Last summer, with leaks from former National Security Agency contractor Edward Snowden sparking mistrust of the U.S. government by the cybersecurity community, one of the oldest and most influential hacker conferences, DEF CON, asked federal officials not to come.
But a year later, the conference is inviting the U.S. government back in and has announced not one, but two new partnerships with federal agencies.
The Federal Trade Commission announced Monday it would run a contest at DEF CON 22 this August to build a "honeypot" to lure in illegal robocallers. "A robocall honeypot is an information system designed to attract robocallers, which can help experts and law enforcement authorities understand and combat illegal calls," the agency said in a statement.
The agency hosted its first public robocall challenge in 2012, garnering nearly 800 submissions. The challenge at DEF CON will consist of three standalone contents held throughout the conference.
Earlier in the month, DARPA, the experimental research arm of the Department of Defense, announced it would host the finale of its "Grand Cyber Challenge" at DEF CON in 2016. The two-year competition was announced last fall, and it will have teams develop automated systems to engage in a "capture the flag" type competition -- the same sort of security contest DEF CON normally hosts for human hackers. The winner of the final showdown stands to win $2 million cash prize, while second place can earn $1 million and third place $750,000.
Neither FTC or DARPA were key to the surveillance practices revealed by Snowden. In fact, both are arguably some of the more hacker-friendly agencies. The Internet was the result of research projects done by DARPA predecessor, ARPA, and the agency has actively recruited and worked with hackers. Meanwhile, the FTC has become the de facto cybersecurity and privacy enforcer when it comes to consumer rights. But DEF CON's relationship with the government has evolved over the years.
As recently as 2001, the feds arrested a Russian researcher who came to present a talk on e-book security. But the first "Meet the Fed" panel at the conference happened back in 1999, and as the dearth of cybersecurity expertise in government became apparent, the feds increasingly seen DEF CON and events like it as potential recruiting grounds.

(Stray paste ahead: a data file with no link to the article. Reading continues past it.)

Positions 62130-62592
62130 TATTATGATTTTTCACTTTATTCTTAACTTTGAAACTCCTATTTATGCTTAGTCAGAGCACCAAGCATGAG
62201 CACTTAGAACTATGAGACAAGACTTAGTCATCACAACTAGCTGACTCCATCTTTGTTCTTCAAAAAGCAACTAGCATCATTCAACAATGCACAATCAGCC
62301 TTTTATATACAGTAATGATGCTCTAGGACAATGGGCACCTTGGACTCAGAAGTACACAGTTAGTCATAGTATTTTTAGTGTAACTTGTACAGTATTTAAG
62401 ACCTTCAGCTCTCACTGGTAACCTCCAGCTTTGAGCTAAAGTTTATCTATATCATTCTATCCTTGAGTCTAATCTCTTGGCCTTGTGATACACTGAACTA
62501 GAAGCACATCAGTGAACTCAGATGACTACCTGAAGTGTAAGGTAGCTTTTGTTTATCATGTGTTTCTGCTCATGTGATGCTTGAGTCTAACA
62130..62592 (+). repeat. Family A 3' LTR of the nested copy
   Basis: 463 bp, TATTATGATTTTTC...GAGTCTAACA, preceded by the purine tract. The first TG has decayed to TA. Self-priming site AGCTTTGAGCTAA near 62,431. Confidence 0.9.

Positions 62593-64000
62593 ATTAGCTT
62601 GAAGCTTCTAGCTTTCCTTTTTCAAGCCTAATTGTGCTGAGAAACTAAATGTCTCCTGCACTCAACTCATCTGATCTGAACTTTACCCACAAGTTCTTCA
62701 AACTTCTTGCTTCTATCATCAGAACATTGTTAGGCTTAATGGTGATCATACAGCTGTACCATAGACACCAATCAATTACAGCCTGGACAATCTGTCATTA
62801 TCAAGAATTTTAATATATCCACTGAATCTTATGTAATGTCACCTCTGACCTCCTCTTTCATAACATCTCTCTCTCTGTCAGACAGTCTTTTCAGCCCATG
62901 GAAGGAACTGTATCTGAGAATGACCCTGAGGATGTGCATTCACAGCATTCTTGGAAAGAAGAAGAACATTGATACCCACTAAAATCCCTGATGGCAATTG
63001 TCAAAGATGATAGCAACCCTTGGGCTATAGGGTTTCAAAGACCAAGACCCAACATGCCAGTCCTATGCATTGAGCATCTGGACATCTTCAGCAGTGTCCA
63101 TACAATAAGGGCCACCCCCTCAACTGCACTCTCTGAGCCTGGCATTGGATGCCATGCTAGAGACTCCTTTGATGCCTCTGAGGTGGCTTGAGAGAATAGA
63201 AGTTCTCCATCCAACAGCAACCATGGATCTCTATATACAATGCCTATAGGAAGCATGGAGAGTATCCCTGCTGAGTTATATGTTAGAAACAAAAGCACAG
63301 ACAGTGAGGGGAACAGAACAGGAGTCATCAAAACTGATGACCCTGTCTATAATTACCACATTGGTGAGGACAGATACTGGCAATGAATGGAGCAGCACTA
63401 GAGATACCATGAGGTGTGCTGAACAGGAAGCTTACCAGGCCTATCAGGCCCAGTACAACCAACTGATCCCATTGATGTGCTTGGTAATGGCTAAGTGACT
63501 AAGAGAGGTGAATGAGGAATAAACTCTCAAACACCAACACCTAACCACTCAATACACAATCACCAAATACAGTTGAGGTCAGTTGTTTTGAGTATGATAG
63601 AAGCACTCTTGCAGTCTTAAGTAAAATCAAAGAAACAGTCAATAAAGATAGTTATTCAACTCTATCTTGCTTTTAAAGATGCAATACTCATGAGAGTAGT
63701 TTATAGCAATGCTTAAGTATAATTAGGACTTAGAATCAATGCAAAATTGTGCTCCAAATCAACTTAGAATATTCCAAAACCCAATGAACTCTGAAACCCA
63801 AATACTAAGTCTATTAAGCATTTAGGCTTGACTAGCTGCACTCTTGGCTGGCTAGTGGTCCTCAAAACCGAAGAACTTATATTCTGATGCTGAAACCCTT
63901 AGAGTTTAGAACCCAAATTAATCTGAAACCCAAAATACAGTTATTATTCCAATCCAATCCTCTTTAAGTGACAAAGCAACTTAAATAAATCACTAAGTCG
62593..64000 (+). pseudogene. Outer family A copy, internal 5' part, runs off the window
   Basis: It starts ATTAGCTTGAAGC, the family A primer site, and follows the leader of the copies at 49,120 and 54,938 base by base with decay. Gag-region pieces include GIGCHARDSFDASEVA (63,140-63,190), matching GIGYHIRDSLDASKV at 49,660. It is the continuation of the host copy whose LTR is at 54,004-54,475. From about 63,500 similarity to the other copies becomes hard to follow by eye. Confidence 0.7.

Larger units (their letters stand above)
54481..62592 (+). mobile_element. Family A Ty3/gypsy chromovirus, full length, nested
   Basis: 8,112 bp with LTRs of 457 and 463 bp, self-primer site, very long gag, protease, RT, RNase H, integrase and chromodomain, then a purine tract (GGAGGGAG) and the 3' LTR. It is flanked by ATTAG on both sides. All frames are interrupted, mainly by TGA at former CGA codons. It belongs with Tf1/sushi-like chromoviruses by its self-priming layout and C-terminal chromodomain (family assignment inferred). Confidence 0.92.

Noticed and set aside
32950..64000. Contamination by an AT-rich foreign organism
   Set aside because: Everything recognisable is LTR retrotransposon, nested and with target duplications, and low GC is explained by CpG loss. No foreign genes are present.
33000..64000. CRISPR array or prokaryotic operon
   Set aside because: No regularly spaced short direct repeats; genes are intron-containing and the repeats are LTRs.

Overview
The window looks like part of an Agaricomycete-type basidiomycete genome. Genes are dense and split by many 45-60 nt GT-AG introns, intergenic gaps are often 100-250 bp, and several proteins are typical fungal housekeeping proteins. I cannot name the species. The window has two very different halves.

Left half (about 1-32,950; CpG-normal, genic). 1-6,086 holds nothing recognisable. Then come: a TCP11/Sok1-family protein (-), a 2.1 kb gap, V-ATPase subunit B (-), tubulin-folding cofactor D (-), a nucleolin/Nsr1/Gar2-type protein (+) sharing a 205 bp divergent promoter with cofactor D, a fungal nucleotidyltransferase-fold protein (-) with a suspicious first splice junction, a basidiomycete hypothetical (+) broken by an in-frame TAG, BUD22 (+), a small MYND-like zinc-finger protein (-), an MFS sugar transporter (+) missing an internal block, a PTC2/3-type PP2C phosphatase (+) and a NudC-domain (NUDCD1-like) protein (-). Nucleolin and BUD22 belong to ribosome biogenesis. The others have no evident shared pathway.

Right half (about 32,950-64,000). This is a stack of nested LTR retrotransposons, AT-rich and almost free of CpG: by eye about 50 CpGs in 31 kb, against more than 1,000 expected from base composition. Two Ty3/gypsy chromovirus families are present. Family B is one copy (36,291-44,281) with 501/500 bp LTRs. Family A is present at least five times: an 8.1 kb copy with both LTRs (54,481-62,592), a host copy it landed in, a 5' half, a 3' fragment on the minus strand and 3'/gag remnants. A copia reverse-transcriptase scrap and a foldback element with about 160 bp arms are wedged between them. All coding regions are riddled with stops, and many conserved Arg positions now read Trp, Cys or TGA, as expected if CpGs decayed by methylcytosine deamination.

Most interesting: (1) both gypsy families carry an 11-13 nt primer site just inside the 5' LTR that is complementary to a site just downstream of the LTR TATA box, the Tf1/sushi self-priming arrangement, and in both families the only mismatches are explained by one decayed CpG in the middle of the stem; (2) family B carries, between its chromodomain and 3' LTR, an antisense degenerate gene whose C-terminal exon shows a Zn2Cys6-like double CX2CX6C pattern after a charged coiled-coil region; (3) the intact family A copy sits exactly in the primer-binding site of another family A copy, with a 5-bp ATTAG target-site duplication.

Jeff Moss, the organizer of the conference who is also known as "Dark Tangent," was appointed to the Department of Homeland Security's Advisory Counsel in 2009 -- and in 2012, then-NSA chief Gen. Keith B. Alexander gave a keynote at the conference. The increased attention to DEF CON and other hacker events from the government came as federal agencies worked to build out their own cyber-capacity -- in January 2013, the Pentagon approved a major expansion of U.S. Cyber Command from 900 to 4,900 total personnel -- and look for fresh talent.
But in the wake of the Snowden revelations last summer, Moss posted a blog dis-inviting government employees from the conference. "When it comes to sharing and socializing with feds, recent revelations have made many in the community uncomfortable about this relationship," he wrote in a blog post, adding, "I think it would be best for everyone involved if the feds call a 'time-out' and not attend DEF CON this year."
Moss did not respond to a request for comment for this story. But many at the time saw his post as a political statement -- although others thought it may have been an attempt to maintain order at the conference.
Either way, it was seen as a set back for U.S. government attempts to ingratiate themselves into the hacker community. And in the year since the Snowden revelations, the ties between the NSA and some cybersecurity companies -- like the relationship between RSA and and the spy agency -- came under increased scrutiny.
Despite the partnerships with the FTC and DARPA, some of the talks scheduled for this year's DEF CON appear to include plenty of skepticism of NSA hacking practices. But the return to more cordial relations between the government at large and DEF CON may signal a return to a normalcy of sorts between hackers and the government so desperate to court them.